Ruminant farming plays a great role in ensuring global food security and it is able to sustain the livelihood of millions of people in both developed and less developed worlds (Thornton et al. 2006). It is economically important with the world’s population of about 12% mainly depending on it for their livelihood (Herrero et al. 2013; Steinfeld et al. 2006). Ruminants utilize poor quality forages as energy source for various life purposes as maintenance, growth and production (Kingston-Smith et al. 2010). Unfortunately, ruminants meat and milk production are associated with greenhouse gas (GHG) emissions when compared with the production of other food types (Williams et al. 2009) with great effect on the environment. CH4, carbon dioxide (CO2) and nitrous oxide (N2O) are the major GHG that promote the effects of solar radiation on the earth surface (Lassey, 2008). It was estimated that up to 18% of anthropogenic GHG emissions globally are mainly from animal agriculture (Steinfeld et al. 2006) with enteric CH4 from ruminant farming systems representing by far the most numerically important source being responsible for circa 60-65% of the CH4 emissions (USEPA, 2012). Evidently, if the ruminant livestock production is to remain a significant sector in agriculture, effective strategies that minimize CH4 emission must be devised and implemented which increase their production efficiency, while at the same time reduce the environmental impact. An important area of focus is therefore to tackle the GHG emissions from livestock production, and to reduce the enteric CH4 emission from dairy ruminants. Methanemitigationapproaches have been found to be economically and environmentally profitable and advantageous (Gerber et al. 2013; Shafer et al. 2011). Reduction of CH4 substantially decreased the amount of GHG associated with milk production (Van Zijderveld et al. 2011) with dietary strategies (Martin et al. 2010). The policy makers need clear and objective information to get a worldwide picture for recommendations (Veneman et al. 2016) which make the qualification of mitigation strategy using meta-analysis of CH4 emission strategy in dairy sector an important step to identifying the mitigation opportunity and review of new published studies to update data (FAO, 2010). To this end, this meta-analysis study was aimed to identifying the CH4 mitigation strategy that reduced CH4 emission without lowering production.
MATERIALS AND METHODS
The MITIGATE database (Veneman et al. 2016) was initially built and developed in excel compiling data of various treatment details used in enteric CH4 mitigation strategies from relevant experiments. Data from experiments in dairy cattle were downloaded from this existing database, papers were located and further data on production outcomes were extracted and filled in the database base. The production outcomes data that were investigated and added to the database included quantitative factors as animal body weight, feed details as nutrient composition and chemical composition; milk yield, milk fat, milk protein; rumen fermentation factors, ammonia, nitrogen in urine and faeces. Not all variables were available across all observations in the database. When any of the variables in the study were not reported and it was impossible to calculate the missing data from the reported data, these variables were considered as missing data of the study and were reported as not available (na) in the database.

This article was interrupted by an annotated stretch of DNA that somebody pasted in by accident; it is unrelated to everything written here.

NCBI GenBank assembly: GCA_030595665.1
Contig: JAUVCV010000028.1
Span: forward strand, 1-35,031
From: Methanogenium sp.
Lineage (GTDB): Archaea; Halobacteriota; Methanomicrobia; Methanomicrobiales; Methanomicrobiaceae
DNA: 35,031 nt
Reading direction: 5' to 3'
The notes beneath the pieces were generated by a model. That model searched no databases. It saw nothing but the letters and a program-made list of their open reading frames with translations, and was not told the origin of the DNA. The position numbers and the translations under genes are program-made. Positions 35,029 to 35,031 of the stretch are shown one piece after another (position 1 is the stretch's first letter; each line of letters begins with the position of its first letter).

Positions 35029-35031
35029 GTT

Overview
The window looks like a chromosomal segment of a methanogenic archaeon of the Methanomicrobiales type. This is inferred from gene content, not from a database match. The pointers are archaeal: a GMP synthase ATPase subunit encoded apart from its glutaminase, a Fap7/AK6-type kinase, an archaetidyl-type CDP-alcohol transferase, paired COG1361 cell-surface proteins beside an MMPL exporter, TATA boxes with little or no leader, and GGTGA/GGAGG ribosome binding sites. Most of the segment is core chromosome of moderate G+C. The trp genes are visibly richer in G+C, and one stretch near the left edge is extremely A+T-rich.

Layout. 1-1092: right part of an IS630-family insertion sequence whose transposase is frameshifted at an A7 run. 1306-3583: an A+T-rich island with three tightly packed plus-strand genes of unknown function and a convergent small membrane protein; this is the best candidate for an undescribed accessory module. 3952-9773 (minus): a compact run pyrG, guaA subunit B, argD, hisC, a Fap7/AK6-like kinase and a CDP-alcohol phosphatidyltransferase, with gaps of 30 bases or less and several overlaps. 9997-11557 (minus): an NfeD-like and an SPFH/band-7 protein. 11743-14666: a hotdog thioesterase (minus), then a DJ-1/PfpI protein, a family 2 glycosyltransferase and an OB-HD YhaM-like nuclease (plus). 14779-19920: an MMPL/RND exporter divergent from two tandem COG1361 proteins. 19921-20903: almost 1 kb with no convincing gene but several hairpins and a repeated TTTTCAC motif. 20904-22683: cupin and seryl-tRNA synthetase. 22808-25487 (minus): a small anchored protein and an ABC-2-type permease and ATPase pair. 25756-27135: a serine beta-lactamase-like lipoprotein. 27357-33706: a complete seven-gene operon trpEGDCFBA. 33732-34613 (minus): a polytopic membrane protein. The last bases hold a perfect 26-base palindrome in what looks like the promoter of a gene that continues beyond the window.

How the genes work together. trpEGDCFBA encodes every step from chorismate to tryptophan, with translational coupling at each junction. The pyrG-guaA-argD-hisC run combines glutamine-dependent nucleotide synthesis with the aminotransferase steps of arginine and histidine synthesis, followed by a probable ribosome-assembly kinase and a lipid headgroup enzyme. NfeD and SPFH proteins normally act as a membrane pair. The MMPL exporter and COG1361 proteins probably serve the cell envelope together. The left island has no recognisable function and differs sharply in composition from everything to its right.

Several literature searches were made using Web of Science, Google Scholar and Aber-Primo (University of Aberystwyth Library Database) to further identify relevant papers on mitigation of CH4 from dairy cattle from October, 2013 untill August, 2015. Certain keywords as “mitigate”, “lipids”, “ionophores”, “monensin”, “tannins”, “fatty acids”, “saponins” and methane were used. The searches resulted in six publications with 22 experiments and were all in vivo studies.
The meta-data were subjected to random effects model analysis due to reduced variance of experimental procedure or circumstances which may have been brought about by the vast nature and diversity in animal studies (Hooijmans et al. 2014; Vesterinen et al. 2014). The response of CH4 production, milk production and milk protein to H-sink, ionophore, concentrate and lipid supplementation in dairy cattle for all studies included in the database were evaluated using SPSS package application. The data were analyzed using the following linear model:
Yij= B0 + B1Xij + B2Xij2 + Si + biXij + eij
Yij: expected outcome i.e. the dependent variable Y observed in the j level of the variable X in the ith study.
B0: overall intercept across all studies equivalent to µ in the random effects model above.
B1 and B2: overall linear models and quadratic coefficient of Y on X across all studies.
Xij: average value j of the X variable in the ith study.
Si: random error effect of the ith study.
bi: random error effect of the ith study on the coefficient Y on X in the ith study, eij, Si and bi= independent random variables.
eij: residual error.